- The Washington Times - Thursday, February 11, 2016

Sen. Bernard Sanders said he’s been more consistent in supporting illegal immigrants than Democratic presidential opponent Hillary Clinton as the two made pitches for Hispanic votes Thursday, facing off in a debate ahead of voting in Nevada’s caucuses.

Mr. Sanders said when the surge of illegal immigrant children first peaked in 2014, Mrs. Clinton initially said the children should be sent back — something the senator said he opposed then and now, arguing that the kids were fleeing horrific circumstances and need to be welcomed here.

Mrs. Clinton countered that her stance was in line with President Obama, who she said wanted to “send a clear message” to Central American parents not to let their children make the dangerous journey to the U.S.

“I don’t know to whom you’re sending a message,” Mr. Sanders countered, saying for the migrants, the possibility of death at home was more powerful than the dangers of the journey. “I don’t think we use them to send a message. I think we welcome them into this country.”

Both of the candidates said they would go beyond Mr. Obama’s already expansive immigration actions, including his deportation amnesty for as many as 5 million illegal immigrants.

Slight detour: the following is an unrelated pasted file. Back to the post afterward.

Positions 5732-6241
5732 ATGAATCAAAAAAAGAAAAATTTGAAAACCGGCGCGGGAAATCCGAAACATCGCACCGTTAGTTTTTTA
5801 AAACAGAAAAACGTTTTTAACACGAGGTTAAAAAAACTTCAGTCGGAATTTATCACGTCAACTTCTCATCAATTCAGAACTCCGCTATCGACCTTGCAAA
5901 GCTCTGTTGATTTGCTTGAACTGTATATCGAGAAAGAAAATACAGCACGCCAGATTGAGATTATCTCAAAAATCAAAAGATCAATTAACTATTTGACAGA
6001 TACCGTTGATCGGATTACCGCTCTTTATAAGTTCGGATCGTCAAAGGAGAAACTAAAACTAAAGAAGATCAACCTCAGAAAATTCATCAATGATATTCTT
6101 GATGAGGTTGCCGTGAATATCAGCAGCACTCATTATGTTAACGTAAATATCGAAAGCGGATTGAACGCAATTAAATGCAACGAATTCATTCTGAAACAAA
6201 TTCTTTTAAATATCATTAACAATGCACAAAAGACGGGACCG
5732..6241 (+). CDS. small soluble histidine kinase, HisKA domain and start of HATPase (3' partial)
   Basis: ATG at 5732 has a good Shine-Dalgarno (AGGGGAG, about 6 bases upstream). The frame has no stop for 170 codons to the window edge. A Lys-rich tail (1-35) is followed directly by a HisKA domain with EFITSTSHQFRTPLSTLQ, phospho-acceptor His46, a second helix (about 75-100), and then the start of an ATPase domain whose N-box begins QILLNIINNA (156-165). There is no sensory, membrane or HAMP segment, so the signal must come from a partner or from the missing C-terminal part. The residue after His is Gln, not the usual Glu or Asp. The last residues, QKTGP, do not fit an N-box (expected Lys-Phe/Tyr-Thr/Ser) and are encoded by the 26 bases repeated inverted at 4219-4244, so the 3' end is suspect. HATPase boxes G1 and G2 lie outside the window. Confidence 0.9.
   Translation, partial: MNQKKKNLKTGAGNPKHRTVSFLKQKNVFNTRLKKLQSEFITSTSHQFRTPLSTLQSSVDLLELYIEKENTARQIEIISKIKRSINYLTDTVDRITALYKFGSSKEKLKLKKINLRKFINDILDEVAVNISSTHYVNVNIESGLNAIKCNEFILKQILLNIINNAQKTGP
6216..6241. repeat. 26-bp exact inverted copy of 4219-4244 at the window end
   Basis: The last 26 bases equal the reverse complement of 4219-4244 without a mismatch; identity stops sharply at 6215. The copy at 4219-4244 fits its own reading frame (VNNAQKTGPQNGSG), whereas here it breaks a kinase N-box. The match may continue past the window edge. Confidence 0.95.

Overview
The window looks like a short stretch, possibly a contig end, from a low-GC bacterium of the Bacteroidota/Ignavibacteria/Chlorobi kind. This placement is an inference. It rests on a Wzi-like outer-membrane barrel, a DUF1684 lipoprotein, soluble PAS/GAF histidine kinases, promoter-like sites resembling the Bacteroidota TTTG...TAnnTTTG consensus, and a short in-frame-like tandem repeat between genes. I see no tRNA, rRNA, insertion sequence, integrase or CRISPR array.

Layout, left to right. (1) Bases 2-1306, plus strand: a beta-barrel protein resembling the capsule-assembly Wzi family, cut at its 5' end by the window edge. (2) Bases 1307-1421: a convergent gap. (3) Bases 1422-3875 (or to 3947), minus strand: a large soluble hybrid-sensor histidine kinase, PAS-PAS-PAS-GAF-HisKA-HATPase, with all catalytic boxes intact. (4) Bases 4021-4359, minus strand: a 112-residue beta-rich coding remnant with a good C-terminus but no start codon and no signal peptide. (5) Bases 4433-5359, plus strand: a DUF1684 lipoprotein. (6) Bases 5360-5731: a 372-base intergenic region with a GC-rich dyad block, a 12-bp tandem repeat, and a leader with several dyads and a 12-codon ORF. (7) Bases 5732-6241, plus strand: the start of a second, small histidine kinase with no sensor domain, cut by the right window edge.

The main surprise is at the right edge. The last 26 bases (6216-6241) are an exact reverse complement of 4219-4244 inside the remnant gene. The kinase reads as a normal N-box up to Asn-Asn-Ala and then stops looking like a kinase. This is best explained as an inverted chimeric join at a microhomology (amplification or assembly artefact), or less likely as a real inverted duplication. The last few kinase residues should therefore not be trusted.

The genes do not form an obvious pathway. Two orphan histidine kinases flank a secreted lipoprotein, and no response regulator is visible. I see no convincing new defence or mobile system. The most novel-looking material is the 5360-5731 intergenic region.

Even though federal courts have put most of that policy on hold, saying Mr. Obama broke the law, Mrs. Clinton said she was certain the policies are legal.

Mrs. Clinton then pointed to the Senate’s immigration debate in 2007, when both she and Mr. Sanders were in the chamber together. The bill they voted on, backed by then-President George W. Bush and liberal icon Sen. Edward M. Kennedy, would have granted a path to citizenship to many illegal immigrants, along with changes to the legal immigration system and establishment of a new temporary worker program to supply labor to businesses.

Mrs. Clinton, who voted for that bill, attacked Mr. Sanders for opposing it.

But Mr. Sanders said while he supported the legalization part, he couldn’t stomach the guest-worker program, which he said was the equivalent of “slavery” for workers.

He said he wants to see legalization for all 11 million illegal immigrants — far more than the 2006, 2007 and 2013 Senate immigration bills envisioned.

Immigration is expected to play a big role as both candidates campaign for votes in Nevada, which has a sizable Latino population and holds its Democratic caucuses on Feb. 20.

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